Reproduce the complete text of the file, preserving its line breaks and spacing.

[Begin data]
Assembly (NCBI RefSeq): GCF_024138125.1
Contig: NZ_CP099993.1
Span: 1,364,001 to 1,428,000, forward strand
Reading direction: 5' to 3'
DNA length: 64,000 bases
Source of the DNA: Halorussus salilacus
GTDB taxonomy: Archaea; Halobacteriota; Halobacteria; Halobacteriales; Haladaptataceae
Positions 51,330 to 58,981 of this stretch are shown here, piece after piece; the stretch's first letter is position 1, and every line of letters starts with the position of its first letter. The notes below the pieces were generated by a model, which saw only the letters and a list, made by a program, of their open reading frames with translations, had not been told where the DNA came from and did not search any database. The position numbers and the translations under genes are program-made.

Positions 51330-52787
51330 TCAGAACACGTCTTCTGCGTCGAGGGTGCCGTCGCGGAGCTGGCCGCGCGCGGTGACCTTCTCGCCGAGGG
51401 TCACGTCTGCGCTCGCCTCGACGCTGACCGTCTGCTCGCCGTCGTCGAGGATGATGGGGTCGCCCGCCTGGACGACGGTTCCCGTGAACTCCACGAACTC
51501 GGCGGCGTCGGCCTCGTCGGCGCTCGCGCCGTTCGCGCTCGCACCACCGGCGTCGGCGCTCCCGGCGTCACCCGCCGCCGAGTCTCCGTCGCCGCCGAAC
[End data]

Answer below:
Assembly (NCBI RefSeq): GCF_024138125.1
Contig: NZ_CP099993.1
Span: 1,364,001 to 1,428,000, forward strand
Reading direction: 5' to 3'
DNA length: 64,000 bases
Source of the DNA: Halorussus salilacus
GTDB taxonomy: Archaea; Halobacteriota; Halobacteria; Halobacteriales; Haladaptataceae
Positions 51,330 to 58,981 of this stretch are shown here, piece after piece; the stretch's first letter is position 1, and every line of letters starts with the position of its first letter. The notes below the pieces were generated by a model, which saw only the letters and a list, made by a program, of their open reading frames with translations, had not been told where the DNA came from and did not search any database. The position numbers and the translations under genes are program-made.

Positions 51330-52787
51330 TCAGAACACGTCTTCTGCGTCGAGGGTGCCGTCGCGGAGCTGGCCGCGCGCGGTGACCTTCTCGCCGAGGG
51401 TCACGTCTGCGCTCGCCTCGACGCTGACCGTCTGCTCGCCGTCGTCGAGGATGATGGGGTCGCCCGCCTGGACGACGGTTCCCGTGAACTCCACGAACTC
51501 GGCGGCGTCGGCCTCGTCGGCGCTCGCGCCGTTCGCGCTCGCACCACCGGCGTCGGCGCTCCCGGCGTCACCCGCCGCCGAGTCTCCGTCGCCGCCGAAC